The recent announcement that ITV2 was developing what, they hope, would be a ‘channel-defining sitcom’ was not only another example of broadcasters (e.g. Sky, Channel 4, ITV) commitment to increase comedy output but reminded me of a classic 70’s BBC sitcom during the golden age of comedy when it was essentially the BeeB or nothing when it came to comedy output. According to the British Comedy Guide, Plebs is in the completed pilot stage with hopes of being picked up for a full series given reports coming out of ITV2.
Plebs – a title which is a reference to the Latin word used to describe common people – will be an ensemble sitcom following the lives of young people in Ancient Rome. Hoping to emulate the success of The Inbetweeners, Plebs will star some potentially unfamiliar names from some very familiar series with Tom Rosenthal from Friday Night Dinner, Joel Fry from White Van Man and Trollied and Adrian Scarborough from Gavin & Stacey and Psychoville as Claudius.
In setting only, as Plebs reads more like an Animal House style Toga party, the series reminds me of the classic BBC comedy, Up Pompeii, starring the late, great Frankie Howerd. The series, which ran only two short seasons back in 1969-1970, was written by and starred a number of Carry On film alumni, would probably have a hard time being broadcast today with its endless series of double entendres and sexual innuendos, although Are You Being Served still manages to find a home on public television stations in the States to some success.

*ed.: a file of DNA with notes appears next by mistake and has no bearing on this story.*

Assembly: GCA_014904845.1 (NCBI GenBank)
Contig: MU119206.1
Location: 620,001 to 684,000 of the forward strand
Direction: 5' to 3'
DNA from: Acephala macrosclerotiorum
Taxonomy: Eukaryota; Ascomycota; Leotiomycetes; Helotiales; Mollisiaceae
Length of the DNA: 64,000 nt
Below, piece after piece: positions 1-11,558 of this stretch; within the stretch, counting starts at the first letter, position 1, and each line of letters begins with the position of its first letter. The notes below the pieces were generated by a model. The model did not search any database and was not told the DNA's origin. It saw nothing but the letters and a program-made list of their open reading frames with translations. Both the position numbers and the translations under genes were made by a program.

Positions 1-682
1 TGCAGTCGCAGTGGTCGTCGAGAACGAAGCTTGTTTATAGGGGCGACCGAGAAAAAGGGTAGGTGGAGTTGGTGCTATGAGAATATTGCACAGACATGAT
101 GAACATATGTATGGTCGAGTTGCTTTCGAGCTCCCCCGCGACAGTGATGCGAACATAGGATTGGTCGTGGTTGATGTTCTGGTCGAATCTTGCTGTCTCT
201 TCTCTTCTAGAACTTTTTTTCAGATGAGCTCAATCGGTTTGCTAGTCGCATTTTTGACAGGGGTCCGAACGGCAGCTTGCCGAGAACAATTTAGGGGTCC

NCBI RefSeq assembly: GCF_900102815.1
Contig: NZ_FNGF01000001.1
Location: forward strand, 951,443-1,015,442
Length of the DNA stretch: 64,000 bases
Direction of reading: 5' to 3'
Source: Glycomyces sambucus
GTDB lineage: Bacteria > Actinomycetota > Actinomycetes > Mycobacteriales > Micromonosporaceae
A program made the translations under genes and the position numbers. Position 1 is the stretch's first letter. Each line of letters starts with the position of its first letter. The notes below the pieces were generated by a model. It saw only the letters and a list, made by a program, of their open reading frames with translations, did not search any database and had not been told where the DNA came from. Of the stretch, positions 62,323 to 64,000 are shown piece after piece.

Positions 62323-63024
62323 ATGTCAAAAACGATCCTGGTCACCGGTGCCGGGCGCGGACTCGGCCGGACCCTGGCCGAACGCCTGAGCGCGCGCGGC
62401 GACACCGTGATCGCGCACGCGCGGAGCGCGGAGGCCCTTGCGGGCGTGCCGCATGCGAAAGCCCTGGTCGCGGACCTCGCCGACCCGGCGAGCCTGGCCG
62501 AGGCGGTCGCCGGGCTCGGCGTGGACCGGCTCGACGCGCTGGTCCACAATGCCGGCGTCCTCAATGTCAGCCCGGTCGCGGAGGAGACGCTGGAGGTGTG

With some of Howerd’s inspiration for the series coming from the film A Funny Thing Happened on the Way to the Forum, the greatness of it centered around Howerd’s ability to depart from the script and play it up to the camera along with some extremely politically incorrect character names like Senator Ludicrus Sextus, his promiscuous wife Ammonia, daughter Erotica and his forever virginal son, Nausius.
Case in point, in episode one from series one, titled “Vestal Virgins”, where the annual ceremony of the Vestal Virgins is about to be held. The compere hasn’t turned up, so Ludicrus has to do the honours, aided by Lurcio (Frankie Howerd). Ludicrous is promoting a bill in the Senate to close down the local brothels. This brings him into conflict with the brothel keepers, who plot to ruin the Vestal Virgins ceremony.
A fun side note: look for a young Geoffrey Hughes (Onslow, Keeping Up Appearances) as Piteous appearing at around 8:00 minutes into the episode.